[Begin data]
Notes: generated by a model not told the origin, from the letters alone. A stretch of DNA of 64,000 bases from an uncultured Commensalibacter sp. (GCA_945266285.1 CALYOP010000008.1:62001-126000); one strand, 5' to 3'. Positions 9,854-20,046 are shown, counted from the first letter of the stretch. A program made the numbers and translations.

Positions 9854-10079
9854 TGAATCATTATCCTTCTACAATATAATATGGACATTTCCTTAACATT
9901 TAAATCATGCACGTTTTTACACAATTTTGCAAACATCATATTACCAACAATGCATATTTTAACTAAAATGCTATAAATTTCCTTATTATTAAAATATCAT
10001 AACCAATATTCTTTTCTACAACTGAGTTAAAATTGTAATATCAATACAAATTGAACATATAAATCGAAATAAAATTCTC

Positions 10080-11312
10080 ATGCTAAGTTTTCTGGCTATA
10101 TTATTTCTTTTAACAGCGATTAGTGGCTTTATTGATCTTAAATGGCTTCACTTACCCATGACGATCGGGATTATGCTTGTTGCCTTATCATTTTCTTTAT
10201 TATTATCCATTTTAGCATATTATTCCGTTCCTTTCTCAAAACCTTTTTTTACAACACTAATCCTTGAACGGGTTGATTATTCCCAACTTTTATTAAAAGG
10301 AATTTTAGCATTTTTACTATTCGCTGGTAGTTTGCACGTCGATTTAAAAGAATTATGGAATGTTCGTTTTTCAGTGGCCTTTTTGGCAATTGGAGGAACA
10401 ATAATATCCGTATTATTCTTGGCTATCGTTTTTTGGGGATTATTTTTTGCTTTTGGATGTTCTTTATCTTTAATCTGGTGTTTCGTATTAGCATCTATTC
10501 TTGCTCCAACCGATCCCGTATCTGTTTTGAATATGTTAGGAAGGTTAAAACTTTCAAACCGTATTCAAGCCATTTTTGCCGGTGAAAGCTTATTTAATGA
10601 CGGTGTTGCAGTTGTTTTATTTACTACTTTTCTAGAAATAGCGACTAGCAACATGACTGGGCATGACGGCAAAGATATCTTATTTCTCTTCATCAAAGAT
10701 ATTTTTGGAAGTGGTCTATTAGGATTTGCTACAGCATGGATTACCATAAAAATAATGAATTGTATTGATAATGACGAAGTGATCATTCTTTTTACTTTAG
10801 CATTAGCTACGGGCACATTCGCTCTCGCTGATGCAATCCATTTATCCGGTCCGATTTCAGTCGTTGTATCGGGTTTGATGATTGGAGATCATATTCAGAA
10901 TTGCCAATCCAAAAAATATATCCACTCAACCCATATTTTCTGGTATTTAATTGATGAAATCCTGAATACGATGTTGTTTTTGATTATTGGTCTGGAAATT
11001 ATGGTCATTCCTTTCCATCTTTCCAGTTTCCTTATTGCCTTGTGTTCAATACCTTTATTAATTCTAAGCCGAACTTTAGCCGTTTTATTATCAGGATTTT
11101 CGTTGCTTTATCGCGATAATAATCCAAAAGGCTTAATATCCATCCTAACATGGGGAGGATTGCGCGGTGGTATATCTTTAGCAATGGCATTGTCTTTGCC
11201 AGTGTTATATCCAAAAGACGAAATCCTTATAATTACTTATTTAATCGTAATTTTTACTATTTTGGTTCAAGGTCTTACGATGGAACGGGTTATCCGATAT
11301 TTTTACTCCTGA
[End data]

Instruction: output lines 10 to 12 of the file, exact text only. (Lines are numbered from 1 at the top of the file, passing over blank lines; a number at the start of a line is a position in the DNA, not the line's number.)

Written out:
10301 AATTTTAGCATTTTTACTATTCGCTGGTAGTTTGCACGTCGATTTAAAAGAATTATGGAATGTTCGTTTTTCAGTGGCCTTTTTGGCAATTGGAGGAACA
10401 ATAATATCCGTATTATTCTTGGCTATCGTTTTTTGGGGATTATTTTTTGCTTTTGGATGTTCTTTATCTTTAATCTGGTGTTTCGTATTAGCATCTATTC
10501 TTGCTCCAACCGATCCCGTATCTGTTTTGAATATGTTAGGAAGGTTAAAACTTTCAAACCGTATTCAAGCCATTTTTGCCGGTGAAAGCTTATTTAATGA